‘We are not going to give up’: German publishers continue war with ad blockers
While ad blocking has receded as the biggest issues facing publishers, German heavyweight publishers Axel Springer and Spiegel Online continue to focus on combating it.
German publishers have been locked in legal battles with the owner of Adblock Plus, Eyeo, for years. Last week, German courts concluded Eyeo was a legal vendor, dealing a blow to media groups ProSiebenSat.1, RTL and Süddeutsche Zeitung, which sought to ban it. Axel Springer and Spiegel Online have also filed lawsuits against Eyeo over the last few years. In 2016, Axel Springer achieved a partial victory — the courts ruled that ad blocking is legal but that Adblock Plus couldn’t charge Axel Springer to have its ads show up in front of Adblock Plus users. At the time, Adblock Plus responded that it would have to treat Axel Springer as a “special case” as a result of the ruling. Spiegel Online has also had lawsuits against Eyeo overturned.
However, the verdicts have neither fazed Spiegel Online CEO Jesper Doub nor Stefan Betzold, managing director of Axel Springer’s biggest news brand, Bild. In fact, it is Adblock Plus’ continued business efforts that have propelled Spiegel Online to dial up its ad-blocking fight, launching its first ad-blocking ban across its site a few weeks ago.
“We are not going to give up. They [Eyeo] are facing serious charges,” said Doub last week at Dmexco, in Cologne, Germany. “It’s one thing if you have users circumventing your idea of how your business works; it’s another thing entirely to have a professional organization earning off that. It’s something we thought as a principle we should do more to address ad blocking now.”
Spiegel Online, which has 20.6 million monthly unique users, according to Statista, was seeing activated ad blockers affect 25 percent of its desktop traffic. A few weeks ago, the publisher rolled out its first tests to discourage ad blocking across Spiegel Online and its millennial-focused site Bento, targeting a mix of messages to specific audience segments. For example, its ad-blocking message for millennial readers features a kitten and reads, “If you don’t whitelist us, we will kill this kitten,” then directs them to a message saying it is obviously joking but needs advertising to fund its journalism. It’s too early for definitive results, but ad-blocking rates are dropping, particularly quickly on Bento, according to Doub. Both Betzold and Doub stressed ad blocking still doesn’t affect mobile traffic.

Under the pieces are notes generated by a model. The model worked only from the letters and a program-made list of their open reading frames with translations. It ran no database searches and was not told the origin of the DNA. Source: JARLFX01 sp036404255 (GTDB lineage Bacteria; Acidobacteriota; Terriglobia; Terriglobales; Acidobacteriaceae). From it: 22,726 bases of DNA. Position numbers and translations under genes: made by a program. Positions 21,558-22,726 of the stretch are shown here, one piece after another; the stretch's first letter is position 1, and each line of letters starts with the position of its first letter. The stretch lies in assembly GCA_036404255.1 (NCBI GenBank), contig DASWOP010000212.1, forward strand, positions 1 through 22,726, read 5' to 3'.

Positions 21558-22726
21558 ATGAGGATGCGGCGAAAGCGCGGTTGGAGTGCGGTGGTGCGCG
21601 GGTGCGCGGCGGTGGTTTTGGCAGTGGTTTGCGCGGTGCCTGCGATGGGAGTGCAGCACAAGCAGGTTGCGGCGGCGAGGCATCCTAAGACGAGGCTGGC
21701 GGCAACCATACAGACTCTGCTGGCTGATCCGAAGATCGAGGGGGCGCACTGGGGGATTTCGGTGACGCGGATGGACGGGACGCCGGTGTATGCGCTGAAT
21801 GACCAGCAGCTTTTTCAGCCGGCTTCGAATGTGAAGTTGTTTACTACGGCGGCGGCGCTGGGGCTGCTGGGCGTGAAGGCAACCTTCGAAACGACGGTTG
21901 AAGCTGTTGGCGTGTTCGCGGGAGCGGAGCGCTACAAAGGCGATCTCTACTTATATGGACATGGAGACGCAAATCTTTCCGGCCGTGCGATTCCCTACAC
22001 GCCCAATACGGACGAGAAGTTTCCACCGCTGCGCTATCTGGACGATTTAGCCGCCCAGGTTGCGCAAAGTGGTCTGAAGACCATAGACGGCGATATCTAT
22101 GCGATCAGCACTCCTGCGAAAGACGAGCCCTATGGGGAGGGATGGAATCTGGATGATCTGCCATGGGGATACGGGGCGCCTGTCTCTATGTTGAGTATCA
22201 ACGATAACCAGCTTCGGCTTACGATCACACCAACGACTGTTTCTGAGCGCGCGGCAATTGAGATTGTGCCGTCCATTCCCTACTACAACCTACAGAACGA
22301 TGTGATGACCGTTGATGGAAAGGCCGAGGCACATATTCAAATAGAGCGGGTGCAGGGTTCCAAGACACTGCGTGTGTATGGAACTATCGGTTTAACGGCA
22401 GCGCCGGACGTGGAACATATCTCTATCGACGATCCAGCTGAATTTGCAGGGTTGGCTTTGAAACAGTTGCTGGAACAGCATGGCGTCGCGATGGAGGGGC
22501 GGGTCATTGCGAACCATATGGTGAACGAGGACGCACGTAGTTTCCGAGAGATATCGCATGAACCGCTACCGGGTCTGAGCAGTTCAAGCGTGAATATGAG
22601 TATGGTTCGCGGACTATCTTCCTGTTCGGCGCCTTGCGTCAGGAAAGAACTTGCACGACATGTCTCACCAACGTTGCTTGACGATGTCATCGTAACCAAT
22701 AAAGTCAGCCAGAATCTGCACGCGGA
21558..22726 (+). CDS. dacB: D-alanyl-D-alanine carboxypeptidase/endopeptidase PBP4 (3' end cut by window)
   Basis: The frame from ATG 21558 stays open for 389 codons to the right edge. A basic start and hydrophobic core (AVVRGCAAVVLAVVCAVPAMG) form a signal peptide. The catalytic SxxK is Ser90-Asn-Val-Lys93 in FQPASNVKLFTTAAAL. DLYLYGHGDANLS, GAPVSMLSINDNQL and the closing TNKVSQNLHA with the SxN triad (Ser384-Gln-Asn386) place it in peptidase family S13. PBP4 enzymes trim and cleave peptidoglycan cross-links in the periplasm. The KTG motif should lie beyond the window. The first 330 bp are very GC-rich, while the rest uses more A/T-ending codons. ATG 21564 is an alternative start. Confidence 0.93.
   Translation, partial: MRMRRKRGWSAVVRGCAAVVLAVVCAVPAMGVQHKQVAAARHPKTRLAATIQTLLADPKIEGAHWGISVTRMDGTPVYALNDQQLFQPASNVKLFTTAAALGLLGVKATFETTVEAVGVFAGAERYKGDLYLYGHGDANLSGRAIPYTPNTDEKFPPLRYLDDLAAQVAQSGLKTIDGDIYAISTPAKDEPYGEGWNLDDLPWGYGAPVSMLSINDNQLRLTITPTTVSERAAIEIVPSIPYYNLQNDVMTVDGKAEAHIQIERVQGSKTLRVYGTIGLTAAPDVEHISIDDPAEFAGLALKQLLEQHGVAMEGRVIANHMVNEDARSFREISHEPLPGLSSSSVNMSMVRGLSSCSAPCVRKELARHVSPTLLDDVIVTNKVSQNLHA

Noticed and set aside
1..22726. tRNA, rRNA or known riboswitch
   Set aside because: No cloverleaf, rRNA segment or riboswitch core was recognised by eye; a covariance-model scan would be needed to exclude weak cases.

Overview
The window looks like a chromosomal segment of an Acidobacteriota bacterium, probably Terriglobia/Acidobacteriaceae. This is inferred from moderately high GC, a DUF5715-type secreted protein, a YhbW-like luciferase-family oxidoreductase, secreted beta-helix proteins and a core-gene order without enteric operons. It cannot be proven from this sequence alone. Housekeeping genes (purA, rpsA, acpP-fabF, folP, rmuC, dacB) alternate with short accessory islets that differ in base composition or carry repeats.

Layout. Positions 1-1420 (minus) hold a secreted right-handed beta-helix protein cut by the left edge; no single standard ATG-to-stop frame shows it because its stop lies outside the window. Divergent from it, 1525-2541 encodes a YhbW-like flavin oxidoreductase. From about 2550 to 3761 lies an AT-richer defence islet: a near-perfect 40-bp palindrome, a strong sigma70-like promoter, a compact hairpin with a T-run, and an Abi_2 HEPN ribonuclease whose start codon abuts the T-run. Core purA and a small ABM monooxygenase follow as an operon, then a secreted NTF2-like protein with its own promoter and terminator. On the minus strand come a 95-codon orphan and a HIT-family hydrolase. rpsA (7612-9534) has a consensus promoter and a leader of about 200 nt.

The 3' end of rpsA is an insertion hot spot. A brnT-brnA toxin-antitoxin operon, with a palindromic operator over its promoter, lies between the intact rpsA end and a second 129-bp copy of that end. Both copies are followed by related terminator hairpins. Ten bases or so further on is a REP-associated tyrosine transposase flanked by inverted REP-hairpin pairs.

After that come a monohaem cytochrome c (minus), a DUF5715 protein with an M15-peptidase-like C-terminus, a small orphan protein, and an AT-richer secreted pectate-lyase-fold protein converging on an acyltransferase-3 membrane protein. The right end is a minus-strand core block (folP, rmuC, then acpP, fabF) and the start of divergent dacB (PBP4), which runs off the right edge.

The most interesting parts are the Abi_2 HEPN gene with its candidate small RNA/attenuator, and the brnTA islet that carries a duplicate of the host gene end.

Given Eyeo is a German company, its war with German publishers has been far bloodier than with publishers in other countries. There are no signs of that lessening, despite ad-blocking rates in Germany stabilizing over the last year, dropping from 30 percent in 2016 to around 20 percent, according to Germany’s trade bodies of online marketers BVDW and OVK. “They [Adblock Plus] are acting more and more like an ad network,” said Oliver von Wersch, independent publishing consultant. “They say that they offer solutions and things to make ads better, but that’s just their PR — their corporate identity. They have a large ad-enabled [supply-side platform], and they’re getting larger.”
That said, the lawsuits alone won’t solve the issue of ad blocking. Bild wants to drive down the German market’s ad-blocking rate further. Axel Springer, whose Bild news tabloid pioneered the first hard ad-blocking ban in 2015, has seen ad-blocking rates plummet since running experiments to combat ad blocking. Ad clocker users were given various choice, like whitelisting or options to give micropayments for an ad-free experience. The publisher continues to test other, smaller verticals in its portfolio like travel. “The only regret we have is that we didn’t start it two years earlier,” said Betzold.
Like other publishers, Bild has also cut the amount of ads it runs on pages and made ads lighter. “There is no longer the same fear in the market about ad blocking; there is more knowledge, more experiments and enough results from initiatives like ours and other publishers,” said Betzold. “But to say it’s manageable — that indicates we can really control it. In the end, it is fighting against evil still. We think Adblock [Plus] is illegal, and we have to keep fighting them.”
Last week, Axel Springer also joined the industry-led Coalition for Better Ads, of which Google is a founding member. However, Betzold stressed the Coalition is U.S.-led and needs to become “closer to Europe.” “Americans often think of Europe as one country or community, but there are so many ad-specific variations across each market,” he added.
For example, one of the potential ad formats to be banned under the Coalition is the pop-up. Although most publishers in the biggest European media markets — the U.K., Germany and France — already shy away from pop-ups because they offer a bad user experience, they’re widely used in southern and eastern European countries, like Poland and Ukraine. Pulling them without a warning or phaseout process could cause serious damage to those online media economies, said von Wersch.
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